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Acta Anaesthesiol Scand. 2010 Aug;54(7):871-7. doi: 10.1111/j.1399-6576.2010.02222.x. Epub 2010 Mar 10.

A clinical prospective comparison of anesthetics sensitivity and hemodynamic effect among patients with or without obstructive jaundice.

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1
Department of Anesthesiology, the Second Military Medical University, Shanghai, China.

Abstract

BACKGROUND:

To compare isoflurane anesthesia in patients with or without hyperbilirubinemia undergoing hepatobiliary surgery.

METHODS:

Forty-two patients with obstructive jaundice and 40 control patients with normal liver function scheduled for hepatobiliary surgery under isoflurane anesthesia were studied. Anesthesia was induced with propofol (1.5-2 mg/kg) and remifentanil (2 microg/kg). After tracheal intubation, anesthesia was titrated using isoflurane in oxygen-enriched air, adjusted to maintain a bispectral index (BIS) value of 46-54. Ephedrine, atropine and remifentanil were used to maintain hemodynamic parameters within 30% of the baseline. The mean arterial blood pressure (MAP), heart rate (HR), drug doses and the time taken to recover from anesthesia were recorded.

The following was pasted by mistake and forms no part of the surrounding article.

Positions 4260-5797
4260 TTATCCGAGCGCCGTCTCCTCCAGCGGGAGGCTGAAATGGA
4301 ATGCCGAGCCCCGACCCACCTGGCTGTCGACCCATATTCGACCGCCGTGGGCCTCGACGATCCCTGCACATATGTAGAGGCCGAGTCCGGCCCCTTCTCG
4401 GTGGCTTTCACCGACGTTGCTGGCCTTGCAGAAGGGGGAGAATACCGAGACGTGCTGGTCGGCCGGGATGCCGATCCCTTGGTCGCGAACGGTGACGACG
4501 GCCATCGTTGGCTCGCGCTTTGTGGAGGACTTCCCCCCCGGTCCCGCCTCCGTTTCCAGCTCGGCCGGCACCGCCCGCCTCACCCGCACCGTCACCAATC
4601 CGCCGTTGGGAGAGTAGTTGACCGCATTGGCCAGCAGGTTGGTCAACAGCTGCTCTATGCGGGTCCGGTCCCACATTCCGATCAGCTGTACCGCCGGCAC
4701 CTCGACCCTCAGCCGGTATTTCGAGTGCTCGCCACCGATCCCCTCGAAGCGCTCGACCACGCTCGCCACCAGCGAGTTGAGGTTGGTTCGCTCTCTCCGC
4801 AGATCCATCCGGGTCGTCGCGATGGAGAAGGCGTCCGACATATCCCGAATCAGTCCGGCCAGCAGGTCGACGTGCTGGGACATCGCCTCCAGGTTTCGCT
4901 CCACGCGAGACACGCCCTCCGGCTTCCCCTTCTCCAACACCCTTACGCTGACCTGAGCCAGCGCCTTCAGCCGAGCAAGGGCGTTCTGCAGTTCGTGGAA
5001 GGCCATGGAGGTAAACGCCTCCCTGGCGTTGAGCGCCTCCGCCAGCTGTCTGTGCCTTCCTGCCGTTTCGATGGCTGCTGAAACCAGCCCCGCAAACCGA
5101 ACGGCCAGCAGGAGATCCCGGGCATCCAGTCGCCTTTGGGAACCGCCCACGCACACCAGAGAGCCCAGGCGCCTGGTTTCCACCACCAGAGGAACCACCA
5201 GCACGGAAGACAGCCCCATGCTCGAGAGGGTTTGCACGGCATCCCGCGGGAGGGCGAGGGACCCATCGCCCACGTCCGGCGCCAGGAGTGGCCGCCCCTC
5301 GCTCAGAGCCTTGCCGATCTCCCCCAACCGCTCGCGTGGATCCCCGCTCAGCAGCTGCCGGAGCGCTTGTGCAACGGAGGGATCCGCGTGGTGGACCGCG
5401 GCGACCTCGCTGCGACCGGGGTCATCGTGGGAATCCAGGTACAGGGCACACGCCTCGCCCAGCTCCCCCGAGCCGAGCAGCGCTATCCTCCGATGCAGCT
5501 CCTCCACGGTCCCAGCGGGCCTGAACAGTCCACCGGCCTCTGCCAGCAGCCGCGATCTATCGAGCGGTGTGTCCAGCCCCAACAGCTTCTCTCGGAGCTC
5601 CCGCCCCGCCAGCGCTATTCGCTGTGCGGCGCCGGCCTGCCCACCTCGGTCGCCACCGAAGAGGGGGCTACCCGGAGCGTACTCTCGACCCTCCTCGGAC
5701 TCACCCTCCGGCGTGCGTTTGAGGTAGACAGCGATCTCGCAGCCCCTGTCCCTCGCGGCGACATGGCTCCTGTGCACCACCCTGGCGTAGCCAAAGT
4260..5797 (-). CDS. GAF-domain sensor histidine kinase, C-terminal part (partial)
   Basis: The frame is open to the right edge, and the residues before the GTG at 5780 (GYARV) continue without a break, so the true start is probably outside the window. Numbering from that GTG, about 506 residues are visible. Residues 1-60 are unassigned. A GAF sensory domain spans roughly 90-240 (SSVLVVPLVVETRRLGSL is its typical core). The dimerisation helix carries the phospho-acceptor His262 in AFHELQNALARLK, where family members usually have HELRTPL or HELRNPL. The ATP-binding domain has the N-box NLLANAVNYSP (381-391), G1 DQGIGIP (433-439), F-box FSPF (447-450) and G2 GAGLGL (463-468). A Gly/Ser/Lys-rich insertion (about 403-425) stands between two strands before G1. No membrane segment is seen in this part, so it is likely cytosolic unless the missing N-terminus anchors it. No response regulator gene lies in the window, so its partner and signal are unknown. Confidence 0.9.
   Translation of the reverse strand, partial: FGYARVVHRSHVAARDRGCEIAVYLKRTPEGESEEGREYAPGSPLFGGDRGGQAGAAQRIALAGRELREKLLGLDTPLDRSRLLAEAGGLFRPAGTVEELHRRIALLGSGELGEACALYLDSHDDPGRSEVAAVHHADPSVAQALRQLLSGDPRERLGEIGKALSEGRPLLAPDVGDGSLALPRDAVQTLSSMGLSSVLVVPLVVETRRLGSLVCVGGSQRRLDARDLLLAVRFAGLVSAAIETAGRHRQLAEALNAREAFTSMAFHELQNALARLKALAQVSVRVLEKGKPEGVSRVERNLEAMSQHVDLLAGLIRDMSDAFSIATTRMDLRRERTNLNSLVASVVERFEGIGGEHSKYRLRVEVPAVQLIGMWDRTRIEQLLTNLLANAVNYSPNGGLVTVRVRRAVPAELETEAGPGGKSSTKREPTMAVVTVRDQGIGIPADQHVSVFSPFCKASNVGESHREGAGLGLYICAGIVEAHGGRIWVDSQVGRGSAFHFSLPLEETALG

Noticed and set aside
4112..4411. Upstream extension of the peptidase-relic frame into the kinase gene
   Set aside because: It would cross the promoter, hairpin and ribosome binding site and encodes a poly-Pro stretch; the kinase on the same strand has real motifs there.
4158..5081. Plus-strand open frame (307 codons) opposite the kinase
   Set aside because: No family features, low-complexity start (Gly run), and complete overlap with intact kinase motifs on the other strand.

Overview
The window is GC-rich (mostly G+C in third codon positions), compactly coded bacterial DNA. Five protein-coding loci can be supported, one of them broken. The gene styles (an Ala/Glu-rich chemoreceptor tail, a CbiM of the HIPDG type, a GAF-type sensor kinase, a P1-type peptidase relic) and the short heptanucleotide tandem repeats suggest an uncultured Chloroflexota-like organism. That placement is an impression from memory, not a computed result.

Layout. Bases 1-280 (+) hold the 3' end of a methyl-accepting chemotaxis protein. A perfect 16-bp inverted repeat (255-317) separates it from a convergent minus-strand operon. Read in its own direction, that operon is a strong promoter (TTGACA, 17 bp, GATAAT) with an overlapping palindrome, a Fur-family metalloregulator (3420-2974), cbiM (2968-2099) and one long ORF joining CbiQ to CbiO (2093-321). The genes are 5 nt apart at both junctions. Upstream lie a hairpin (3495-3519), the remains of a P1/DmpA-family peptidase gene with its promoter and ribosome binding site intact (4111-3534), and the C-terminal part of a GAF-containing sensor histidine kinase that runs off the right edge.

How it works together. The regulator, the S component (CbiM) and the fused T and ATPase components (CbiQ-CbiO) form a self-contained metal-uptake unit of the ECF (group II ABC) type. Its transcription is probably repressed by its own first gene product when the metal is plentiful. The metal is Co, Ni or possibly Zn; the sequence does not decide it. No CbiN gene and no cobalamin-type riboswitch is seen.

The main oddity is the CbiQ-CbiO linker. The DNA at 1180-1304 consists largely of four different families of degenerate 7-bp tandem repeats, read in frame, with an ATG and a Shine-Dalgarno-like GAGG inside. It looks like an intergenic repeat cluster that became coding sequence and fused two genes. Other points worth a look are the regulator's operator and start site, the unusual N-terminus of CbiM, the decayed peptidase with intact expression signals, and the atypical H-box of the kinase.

RESULTS:

Demographic data, duration and BIS values were similar in both groups. Anesthesia induction and maintenance were associated with more hemodynamic instability in the patients with jaundice and they received more ephedrine and atropine and less remifentanil and isoflurane (51.1+/-24.2 vs. 84.6+/-20.3 mg/min; P for all <0.05) than control patients. Despite less anesthetic use, the time to recovery and extubation was significantly longer than that in control.

CONCLUSION:

Patients with obstructive jaundice have an increased sensitivity to isoflurane, more hypotension and bradycardia during anesthesia induction and maintenance and a prolonged recovery time compared with controls.

[Indexed for MEDLINE]

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